When I lived in the Santa Cruz Mountains, in the wagon train days of the late ’70s, I knit a scarf that I adored. It was knit from handspun singles as thick as your thumb. Sort of an oatmeal color. What a great scarf. Maybe I can find a picture of it. I wish I still had it around, but I don’t. In 1982, I left it at in the changing room at a ballet class. The next week, I had an injury that took me off my feet for a year and a half. By the time I went back to ballet class, my favorite scarf had been found by someone else.

So, here we are. I’m trying to spin fat enough to recreate that little piece of art. Woo! Fun! Here’s the process…

Not Thumb-Sized Singles Yarn 

The great thing about my Fricke is that the orifice (see that triangular loop in the lower right?) is completely non-restrictive. I’m using the standard flyer, here, and still, am able to spin fat. The flyer hook and the loop are about 1/2″ in diameter, so these become the limiters in the equation. So…starting with ultra-pre-drafted handpainted roving (I found some nice mohair blend in the chest, and I still had a couple jars of acid dye from a session a few decades back), very low tension, and a very slow foot, I managed to spin 60 yards of pretty darn fat and fluffy singles yarn with that 4 ounces of roving.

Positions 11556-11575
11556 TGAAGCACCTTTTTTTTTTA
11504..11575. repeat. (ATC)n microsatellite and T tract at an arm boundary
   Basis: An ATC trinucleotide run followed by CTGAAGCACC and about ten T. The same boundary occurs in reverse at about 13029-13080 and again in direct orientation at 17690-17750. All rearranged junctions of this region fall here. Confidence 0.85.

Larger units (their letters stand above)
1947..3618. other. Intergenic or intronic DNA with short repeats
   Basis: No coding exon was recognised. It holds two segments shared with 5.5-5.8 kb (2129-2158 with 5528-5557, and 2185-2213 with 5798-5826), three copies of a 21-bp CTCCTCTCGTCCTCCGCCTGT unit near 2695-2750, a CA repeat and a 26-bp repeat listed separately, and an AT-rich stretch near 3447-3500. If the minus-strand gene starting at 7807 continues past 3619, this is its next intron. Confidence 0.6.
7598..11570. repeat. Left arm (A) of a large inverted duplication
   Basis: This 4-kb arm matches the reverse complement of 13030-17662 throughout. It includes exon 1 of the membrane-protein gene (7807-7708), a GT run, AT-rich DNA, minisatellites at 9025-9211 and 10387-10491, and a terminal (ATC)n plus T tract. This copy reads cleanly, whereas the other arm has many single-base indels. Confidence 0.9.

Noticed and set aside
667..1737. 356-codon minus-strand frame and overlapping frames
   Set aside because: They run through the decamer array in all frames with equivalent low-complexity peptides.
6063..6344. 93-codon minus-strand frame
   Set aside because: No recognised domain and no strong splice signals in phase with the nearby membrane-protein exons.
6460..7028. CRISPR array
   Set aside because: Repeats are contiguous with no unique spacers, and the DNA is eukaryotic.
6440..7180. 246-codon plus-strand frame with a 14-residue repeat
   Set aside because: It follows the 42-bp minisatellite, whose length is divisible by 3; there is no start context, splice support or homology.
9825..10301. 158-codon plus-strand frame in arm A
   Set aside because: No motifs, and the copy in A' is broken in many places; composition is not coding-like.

Doesn’t this look soft? Well, it is. Like a powder puff. Remember powder puffs? Anyway, this is one bobbin full…about 2 oz, and 30 yards. I spun the second half of the roving and then, yes, knit the scarf.

Creeker Scarf

This will be embellished just a little bit. Some felt balls on the end, I think. Fancier than my old Boulder Creek scarf, but just as light and lush and warm. Don’t you want one?

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